I think of all the books, this is my favorite because it is such an easy read and so whimsical. Hopefully, once we get into the trilogy there will be a discussion of the different tones to the stories. I feel that the trilogy defiantly shows more adult focused audience in Tolkien’s writing style, whereas the Hobbit was written for children and it reflects that. The Hobbit was originally stories told to Tolkien’s children, and it was his good friend CS Lewis that persuaded him to submit it for publication. Which I for one am very thankful for.
Hobbits are a race completely invented by Tolkien; the other races in the books were infused by Tolkien’s studies of Norse, Welsh, and other myths to form their descriptions. I love the descriptions of fat little hobbits that are fond of food and drink and smoke, but are made of much sterner stuff than they first appear. Look at how many messes Bilbo got the dwarfs out of. As Gandalf said at that first dinner in Bilbo’s home “There is a lot more in him than you guess, and a deal more than he has any idea of himself. You may (possibly) all live to than me yet.” Which is true, Bilbo pulled the dwarfs asses out of the fire many times.
Tolkien is so descriptive, but not in a way Steinbeck or MacLean descriptive. To me at least Tolkien’s descriptions are just detailed enough to draw you in and paint the picture in your mind, without boring you. It makes me want to live in a hobbit hole, and visit Rivendell. The Mirkwood scares me, and the River town sounds like a great vacation spot. My imagination formed Middle-Earth in my mind the first time I read the hobbit in 5th or 6th grade and it hasn’t changed over the years, only become more enriched each time I read the book. I am actually quite nervous to see the movies, because middle earth is so formed in my mind, and it was one of the things that upset me about LOTR trilogy movies. Some things were better than I imagined, while others did not live up to my expectations. Although, I do admit that when the songs are sung in the book I hear them in my head the way they were sung in the1977 cartoon version.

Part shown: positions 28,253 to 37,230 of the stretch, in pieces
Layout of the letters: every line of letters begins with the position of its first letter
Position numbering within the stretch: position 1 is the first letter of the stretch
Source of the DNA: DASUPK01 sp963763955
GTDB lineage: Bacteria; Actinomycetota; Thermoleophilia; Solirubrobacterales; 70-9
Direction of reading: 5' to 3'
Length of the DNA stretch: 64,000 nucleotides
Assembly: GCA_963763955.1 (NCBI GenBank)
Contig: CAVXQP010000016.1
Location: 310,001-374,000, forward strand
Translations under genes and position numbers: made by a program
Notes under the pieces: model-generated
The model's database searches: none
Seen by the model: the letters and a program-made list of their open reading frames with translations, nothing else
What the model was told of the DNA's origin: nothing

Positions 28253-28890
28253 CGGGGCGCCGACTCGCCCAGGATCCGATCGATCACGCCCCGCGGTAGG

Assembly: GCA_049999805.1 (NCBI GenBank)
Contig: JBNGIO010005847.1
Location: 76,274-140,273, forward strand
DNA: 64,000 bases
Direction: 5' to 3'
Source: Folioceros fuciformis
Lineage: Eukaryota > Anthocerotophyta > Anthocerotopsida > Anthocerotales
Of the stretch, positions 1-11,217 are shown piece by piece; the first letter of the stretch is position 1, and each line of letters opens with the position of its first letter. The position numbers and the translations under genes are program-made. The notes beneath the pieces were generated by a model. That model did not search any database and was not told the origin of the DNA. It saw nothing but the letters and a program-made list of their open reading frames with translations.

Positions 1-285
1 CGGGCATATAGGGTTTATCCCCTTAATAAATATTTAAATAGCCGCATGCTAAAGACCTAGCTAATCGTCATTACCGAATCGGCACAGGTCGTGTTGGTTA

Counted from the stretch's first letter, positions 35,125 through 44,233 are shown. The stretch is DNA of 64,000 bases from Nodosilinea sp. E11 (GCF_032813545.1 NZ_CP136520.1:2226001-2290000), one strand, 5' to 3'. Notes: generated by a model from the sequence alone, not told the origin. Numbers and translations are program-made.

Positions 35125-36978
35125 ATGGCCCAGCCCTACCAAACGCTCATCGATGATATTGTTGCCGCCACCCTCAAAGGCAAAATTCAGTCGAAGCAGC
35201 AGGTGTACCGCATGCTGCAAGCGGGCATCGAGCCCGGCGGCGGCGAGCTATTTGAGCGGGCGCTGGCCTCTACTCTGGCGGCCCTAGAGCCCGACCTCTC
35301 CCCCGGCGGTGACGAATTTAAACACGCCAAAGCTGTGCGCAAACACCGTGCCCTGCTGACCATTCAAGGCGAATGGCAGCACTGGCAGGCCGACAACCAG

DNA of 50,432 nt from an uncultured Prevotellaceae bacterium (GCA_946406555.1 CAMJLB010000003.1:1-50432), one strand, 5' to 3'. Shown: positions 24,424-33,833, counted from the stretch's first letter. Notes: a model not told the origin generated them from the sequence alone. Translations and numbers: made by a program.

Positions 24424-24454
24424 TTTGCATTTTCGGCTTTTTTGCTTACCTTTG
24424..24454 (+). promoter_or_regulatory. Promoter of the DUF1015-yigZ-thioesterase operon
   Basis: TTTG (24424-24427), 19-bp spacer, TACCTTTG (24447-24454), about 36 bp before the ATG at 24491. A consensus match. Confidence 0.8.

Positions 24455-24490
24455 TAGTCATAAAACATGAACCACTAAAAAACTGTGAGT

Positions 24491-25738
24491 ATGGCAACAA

So between every reading of the Hobbit, I forget about Beorn, so every time it is like a new discovery, I’m not sure why this section of the book is so forgettable to me, because it isn’t badly written. I just can’t seem to keep it in my brain.
It amazes me how easily Bilbo picks up the ring and puts it in his pocket. With no thoughts, it called to him, and with no chance to resist he starts the whole LOTR story in motion.
As a side note, I haven't seen the movie The Hobbit yet, but I was speaking to a friend at work and he said that the Movie incorporates parts of the Simirillion in it as well, and that is why it is three hours and three movies long....which makes sense, but makes me VERY nervous.
For additional reviews please see my blog at www.adventuresofabibliophile.blogspot.com
  Serinde24 | Aug 17, 2018 |
I love The Hobbit; I love it in a way I have never been able to love Tolkien's later work, as much as I enjoyed The Lord of the Rings. I think it is charming, enchanting, and original. It lacks the overarching narrative, the self-important nobility, and pathos of the Lord of the Rings and is all the better for it. The world of the Hobbit is an earthy, physical world; intimately tied to nature. It is here, I think that Tolkien's work into Anglo-Saxon literature really comes to the forefront: the episodic nature of the narrative, the (much more enjoyable) almost amoral playfulness of the elves, the preoccupation with feasting and with treasure, and shifting nature of man's relation with the natural world throughout which is exemplified by Beorn. It is a world which, despite the simplicity of the plot, is much more complicated than the heroic-tragic black and white morality of the Lord of the Rings.